Despite the overcast sky and chilly temperatures, crowds gathered at the provincial cenotaph at the B.C. legislature Friday to honour members and veterans of the Canadian Armed Forces.
With Remembrance Day ceremonies back in full swing after COVID-19 restrictions hampered attendance, hundreds of Greater Victoria residents took the opportunity to participate in a moment of silence, listen to speakers and place their poppies and wreaths around the cenotaph.
“I think it’s incredibly important for us to come together at least once a year, if not more, to really just reflect on the service of these veterans and the people currently in the armed forces,” said Victoria Mayor Marianne Alto.
The sacrifices of service people, Alto said, go toward ensuring the democratic process remains intact and citizens can feel safe going about their daily lives.
For many people who return to the cenotaph year after year, Remembrance Day is about tradition, honour and passing down a deep appreciation for Canada’s Armed Forces.
Norm Kemp, who was joined by his daughter and grandchildren, said he has been attending the Victoria Remembrance Day ceremony for years to honour his father who was in the forces.
His daughter has also been attending since she was young and now brings her children.
“We find it’s important to come down and remember everybody who gave their lives or served in our services,” Kemp said. “My daughter and I have been coming since she was four years old and now my grandkids come. It’s important. All these people spent a lot of time trying to protect us and we have to recognize that.”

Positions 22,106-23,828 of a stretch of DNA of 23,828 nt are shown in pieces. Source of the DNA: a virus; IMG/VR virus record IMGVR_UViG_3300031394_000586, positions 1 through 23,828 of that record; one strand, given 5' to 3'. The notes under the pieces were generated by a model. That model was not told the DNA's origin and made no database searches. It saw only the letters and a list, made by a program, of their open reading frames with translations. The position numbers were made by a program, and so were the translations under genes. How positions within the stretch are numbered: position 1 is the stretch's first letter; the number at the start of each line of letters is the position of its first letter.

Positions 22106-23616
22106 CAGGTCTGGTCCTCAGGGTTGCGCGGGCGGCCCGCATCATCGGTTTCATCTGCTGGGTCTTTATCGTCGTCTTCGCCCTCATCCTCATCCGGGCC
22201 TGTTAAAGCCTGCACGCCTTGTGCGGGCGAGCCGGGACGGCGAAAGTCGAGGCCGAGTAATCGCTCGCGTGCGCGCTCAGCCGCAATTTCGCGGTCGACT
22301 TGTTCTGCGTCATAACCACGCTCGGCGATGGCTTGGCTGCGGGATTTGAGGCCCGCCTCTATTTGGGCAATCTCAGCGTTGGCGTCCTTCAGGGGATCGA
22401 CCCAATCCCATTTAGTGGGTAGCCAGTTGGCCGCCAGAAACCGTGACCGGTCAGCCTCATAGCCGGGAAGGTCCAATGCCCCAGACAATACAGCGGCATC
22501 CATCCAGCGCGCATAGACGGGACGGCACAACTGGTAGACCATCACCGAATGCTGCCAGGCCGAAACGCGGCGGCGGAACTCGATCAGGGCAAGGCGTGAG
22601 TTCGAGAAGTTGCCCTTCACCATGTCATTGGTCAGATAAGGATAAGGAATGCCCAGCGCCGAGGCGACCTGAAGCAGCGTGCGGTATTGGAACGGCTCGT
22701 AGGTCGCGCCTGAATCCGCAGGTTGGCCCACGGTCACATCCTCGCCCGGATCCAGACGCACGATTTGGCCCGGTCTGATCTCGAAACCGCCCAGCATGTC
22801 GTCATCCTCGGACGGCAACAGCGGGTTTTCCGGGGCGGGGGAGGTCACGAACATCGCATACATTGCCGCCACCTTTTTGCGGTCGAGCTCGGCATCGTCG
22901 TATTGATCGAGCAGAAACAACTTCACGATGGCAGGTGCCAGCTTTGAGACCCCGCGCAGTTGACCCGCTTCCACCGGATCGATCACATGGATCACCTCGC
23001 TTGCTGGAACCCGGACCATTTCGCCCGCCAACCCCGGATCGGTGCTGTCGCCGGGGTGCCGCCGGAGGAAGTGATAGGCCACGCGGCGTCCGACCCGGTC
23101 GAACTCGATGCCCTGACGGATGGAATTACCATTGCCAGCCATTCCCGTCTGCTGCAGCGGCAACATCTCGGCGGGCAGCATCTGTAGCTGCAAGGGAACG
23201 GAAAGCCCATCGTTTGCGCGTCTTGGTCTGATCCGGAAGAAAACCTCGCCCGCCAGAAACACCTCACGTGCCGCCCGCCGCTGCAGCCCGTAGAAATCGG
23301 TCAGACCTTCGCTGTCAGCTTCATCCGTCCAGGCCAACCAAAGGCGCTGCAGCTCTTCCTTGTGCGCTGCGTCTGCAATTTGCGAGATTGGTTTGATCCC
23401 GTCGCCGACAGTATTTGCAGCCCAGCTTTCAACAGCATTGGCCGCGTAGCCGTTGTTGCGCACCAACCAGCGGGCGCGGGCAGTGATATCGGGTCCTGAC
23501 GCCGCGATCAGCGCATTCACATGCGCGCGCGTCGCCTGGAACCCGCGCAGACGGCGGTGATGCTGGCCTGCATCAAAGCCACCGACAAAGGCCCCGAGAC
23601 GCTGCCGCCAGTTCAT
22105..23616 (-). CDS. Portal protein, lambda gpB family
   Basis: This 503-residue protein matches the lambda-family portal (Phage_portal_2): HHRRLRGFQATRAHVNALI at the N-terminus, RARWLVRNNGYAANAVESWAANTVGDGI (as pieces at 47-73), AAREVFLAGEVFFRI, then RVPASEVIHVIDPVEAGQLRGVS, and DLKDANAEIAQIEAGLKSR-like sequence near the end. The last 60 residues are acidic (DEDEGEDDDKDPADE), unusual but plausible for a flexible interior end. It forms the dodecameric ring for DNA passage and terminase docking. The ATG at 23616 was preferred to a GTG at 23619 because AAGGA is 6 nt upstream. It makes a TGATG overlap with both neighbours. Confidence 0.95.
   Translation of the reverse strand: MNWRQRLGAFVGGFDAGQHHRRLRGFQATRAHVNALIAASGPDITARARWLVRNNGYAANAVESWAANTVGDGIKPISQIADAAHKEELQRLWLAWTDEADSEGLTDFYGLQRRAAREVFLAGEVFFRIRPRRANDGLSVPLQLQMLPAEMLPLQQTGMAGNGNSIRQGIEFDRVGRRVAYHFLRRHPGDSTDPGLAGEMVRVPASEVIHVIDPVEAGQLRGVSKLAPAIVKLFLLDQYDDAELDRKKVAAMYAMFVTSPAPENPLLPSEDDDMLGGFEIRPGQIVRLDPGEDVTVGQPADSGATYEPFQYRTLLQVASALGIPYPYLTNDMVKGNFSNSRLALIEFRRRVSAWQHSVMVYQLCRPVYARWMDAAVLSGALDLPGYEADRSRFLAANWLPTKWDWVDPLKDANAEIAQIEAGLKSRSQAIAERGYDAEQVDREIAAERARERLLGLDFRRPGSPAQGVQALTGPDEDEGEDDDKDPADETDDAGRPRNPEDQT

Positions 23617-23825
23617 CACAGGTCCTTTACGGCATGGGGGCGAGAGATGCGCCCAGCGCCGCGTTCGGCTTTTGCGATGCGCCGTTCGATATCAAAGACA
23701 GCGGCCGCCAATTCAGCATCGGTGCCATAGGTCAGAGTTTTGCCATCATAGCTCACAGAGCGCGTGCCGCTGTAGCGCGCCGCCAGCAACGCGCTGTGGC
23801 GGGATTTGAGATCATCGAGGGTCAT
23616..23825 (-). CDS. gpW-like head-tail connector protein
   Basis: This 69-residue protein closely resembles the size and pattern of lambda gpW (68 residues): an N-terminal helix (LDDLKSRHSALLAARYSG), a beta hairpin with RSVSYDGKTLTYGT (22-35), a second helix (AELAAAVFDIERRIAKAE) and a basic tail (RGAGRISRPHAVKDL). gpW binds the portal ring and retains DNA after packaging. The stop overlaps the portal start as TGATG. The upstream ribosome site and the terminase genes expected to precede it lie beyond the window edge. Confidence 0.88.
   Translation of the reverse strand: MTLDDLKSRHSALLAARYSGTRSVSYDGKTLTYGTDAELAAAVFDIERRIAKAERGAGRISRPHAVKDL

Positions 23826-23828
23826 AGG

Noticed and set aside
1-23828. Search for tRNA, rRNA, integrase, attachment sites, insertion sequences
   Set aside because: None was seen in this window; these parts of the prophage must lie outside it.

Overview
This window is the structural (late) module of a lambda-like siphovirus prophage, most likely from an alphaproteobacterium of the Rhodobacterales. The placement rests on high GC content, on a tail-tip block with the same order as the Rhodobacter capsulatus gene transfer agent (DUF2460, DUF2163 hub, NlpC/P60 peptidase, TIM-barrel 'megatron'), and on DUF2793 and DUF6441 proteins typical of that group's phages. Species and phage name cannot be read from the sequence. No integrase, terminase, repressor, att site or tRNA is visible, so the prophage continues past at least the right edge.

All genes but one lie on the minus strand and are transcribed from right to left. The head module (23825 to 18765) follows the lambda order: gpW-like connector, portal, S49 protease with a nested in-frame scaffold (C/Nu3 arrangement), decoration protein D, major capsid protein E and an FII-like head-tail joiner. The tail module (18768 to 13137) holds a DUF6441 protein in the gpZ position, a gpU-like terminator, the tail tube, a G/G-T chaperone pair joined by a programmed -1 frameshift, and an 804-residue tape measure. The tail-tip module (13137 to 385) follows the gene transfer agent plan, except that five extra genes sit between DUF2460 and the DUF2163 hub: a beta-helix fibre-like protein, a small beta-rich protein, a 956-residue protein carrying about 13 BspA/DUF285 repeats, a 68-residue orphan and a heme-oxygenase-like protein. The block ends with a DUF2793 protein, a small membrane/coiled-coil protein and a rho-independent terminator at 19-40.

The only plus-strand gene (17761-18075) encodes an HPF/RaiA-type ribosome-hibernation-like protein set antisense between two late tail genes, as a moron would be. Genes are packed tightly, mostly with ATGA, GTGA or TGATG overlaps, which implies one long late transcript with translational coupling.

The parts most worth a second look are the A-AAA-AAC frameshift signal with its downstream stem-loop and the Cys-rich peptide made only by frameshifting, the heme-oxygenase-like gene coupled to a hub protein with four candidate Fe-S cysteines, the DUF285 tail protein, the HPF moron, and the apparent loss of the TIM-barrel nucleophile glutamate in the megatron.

For Kemp and many others who attended the ceremony, tradition and honour were key elements associated with Remembrance Day.
Capt. Tim Cheesman attended the ceremony to remember his father and grandfather, as well as revisit his own service.
“My grandfather and my father were both in the First World War and the Second World War and felt that service was very, very important.”
The over-arching theme that came from this year’s speeches was a call to action to work continuously for peace, in an effort to avoid future conflicts that require military intervention, thereby reducing the number of causalities and people wounded during service.
“The words of the reverend, I felt were really compelling,” Alto said. “His challenge was really, I heard, was to work every day to ensure that conflict is unnecessary but in reality, we haven’t yet reached that place. So I think the service of our veterans, the service of our military really do need to be honoured and reflected on.”
Regardless of personal connections with members of the armed forces or veterans, Alto said it’s important to take the time to think about the sacrifices made to ensure a safe and peaceful life for those across Canada.
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